The goal of Eni's High Performance Computing is to perfect and industrialize low carbon energy technologies developed in collaboration with research centers. Eni's efforts are helping to generate energy from waves and guarantee access to energy in remote areas thanks to light-weight and flexible organic photovoltaic panels


Watch Eni's new docuseries on HPC5

For almost a week now, protests have surged across American cities in response to the videotaped police killing of George Floyd, an unarmed black man detained for allegedly using a counterfeit bill to buy cigarettes.

Alongside largely peaceful demonstrations against police brutality and systemic racial injustice, there have been instances of looting, arson, and aggressive police violence. Several journalists have been arrested.

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1.6 billion: Uganda's president said pandemic-related travel bans could cost his country $1.6 billion in tourism revenues this year. At the same time, with many Ugandan emigrants out of work in other countries hit hard by coronavirus, Uganda risks losing much of the $1.3 billion that they send home every year in remittances.

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Ian Bremmer's Quick Take:

First of all, from the global perspective, taking what we have here in New York City, obviously the biggest problem is America's leadership, America's ability to lead by example, which has been eroding now really for, you know, certainly a decade plus, but much more quickly now.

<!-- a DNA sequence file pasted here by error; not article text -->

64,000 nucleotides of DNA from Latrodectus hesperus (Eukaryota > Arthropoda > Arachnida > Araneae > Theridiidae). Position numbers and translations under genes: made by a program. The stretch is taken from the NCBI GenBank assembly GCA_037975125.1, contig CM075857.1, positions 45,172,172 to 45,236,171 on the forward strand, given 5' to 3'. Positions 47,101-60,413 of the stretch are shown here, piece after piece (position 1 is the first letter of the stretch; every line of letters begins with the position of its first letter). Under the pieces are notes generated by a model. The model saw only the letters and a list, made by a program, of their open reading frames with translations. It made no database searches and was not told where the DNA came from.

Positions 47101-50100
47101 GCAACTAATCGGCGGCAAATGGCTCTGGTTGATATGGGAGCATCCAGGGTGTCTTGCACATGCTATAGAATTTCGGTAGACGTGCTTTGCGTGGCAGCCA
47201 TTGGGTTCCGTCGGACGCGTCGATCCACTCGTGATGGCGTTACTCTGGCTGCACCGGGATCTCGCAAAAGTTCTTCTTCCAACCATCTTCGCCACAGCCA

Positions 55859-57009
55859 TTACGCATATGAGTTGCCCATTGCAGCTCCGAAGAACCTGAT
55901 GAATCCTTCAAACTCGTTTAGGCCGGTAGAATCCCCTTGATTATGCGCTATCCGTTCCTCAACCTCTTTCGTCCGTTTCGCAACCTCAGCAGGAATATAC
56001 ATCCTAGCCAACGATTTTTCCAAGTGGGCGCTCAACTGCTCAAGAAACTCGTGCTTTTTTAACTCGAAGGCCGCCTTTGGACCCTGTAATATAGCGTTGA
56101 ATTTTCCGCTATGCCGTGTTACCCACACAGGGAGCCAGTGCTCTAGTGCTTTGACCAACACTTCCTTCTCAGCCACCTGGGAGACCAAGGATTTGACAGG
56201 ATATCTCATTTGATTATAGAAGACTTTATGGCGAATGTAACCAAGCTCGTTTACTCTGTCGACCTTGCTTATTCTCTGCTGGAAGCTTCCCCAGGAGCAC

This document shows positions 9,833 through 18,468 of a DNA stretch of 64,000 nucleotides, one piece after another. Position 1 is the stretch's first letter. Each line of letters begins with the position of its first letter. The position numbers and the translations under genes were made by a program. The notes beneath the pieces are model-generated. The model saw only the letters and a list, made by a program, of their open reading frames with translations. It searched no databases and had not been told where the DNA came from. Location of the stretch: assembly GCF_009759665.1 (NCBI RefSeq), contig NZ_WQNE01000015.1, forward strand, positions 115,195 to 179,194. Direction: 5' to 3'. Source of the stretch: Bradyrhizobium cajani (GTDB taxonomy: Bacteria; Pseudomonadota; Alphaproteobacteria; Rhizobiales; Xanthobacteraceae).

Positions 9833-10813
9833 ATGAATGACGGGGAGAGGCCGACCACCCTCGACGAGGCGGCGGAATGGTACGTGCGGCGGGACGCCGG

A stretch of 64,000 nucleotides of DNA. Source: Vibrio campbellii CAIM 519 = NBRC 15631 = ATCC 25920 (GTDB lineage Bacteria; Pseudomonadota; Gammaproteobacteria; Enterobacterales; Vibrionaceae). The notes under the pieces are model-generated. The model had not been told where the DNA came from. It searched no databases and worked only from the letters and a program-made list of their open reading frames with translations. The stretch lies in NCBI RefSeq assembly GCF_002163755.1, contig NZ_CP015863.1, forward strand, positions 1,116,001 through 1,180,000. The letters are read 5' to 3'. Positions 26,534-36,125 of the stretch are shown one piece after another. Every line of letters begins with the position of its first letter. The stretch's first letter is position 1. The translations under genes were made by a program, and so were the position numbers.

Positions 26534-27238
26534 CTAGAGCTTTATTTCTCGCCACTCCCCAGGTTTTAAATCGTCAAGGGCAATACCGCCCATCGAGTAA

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Asia's manufacturing is still sick: Hailed for successfully managing the public health challenges of the pandemic, some of Asia's exporting powerhouses are now coming to terms with the economic impact of the crisis. A series of surveys released Monday show that the continent's crucial manufacturing sector took another hit last month as global trade continued to contract. While China's manufacturing activity expanded in May, showing some signs of a modest economic comeback, some of the region's export heavyweights have suffered their sharpest economic downturns in over a decade, as new export orders from their main trade partners remain slim. South Korea, for example, has been hailed for its apt management of the health crisis, but its exports have now slumped for three months straight, with shipments contracting 23.7 per cent year-on-year in May. Similarly, Taiwan has recorded just 7 deaths from the virus, but its manufacturing activity fell again in May from the previous month, while the IMF predicts that the economic bloc made up of Indonesia, Malaysia, Philippines, Thailand, and Vietnam will grow at -0.6 percent this year, down from its earlier estimate of +4.8 percent. Analysts now say that the region's economic rebound could take way longer than previously predicted.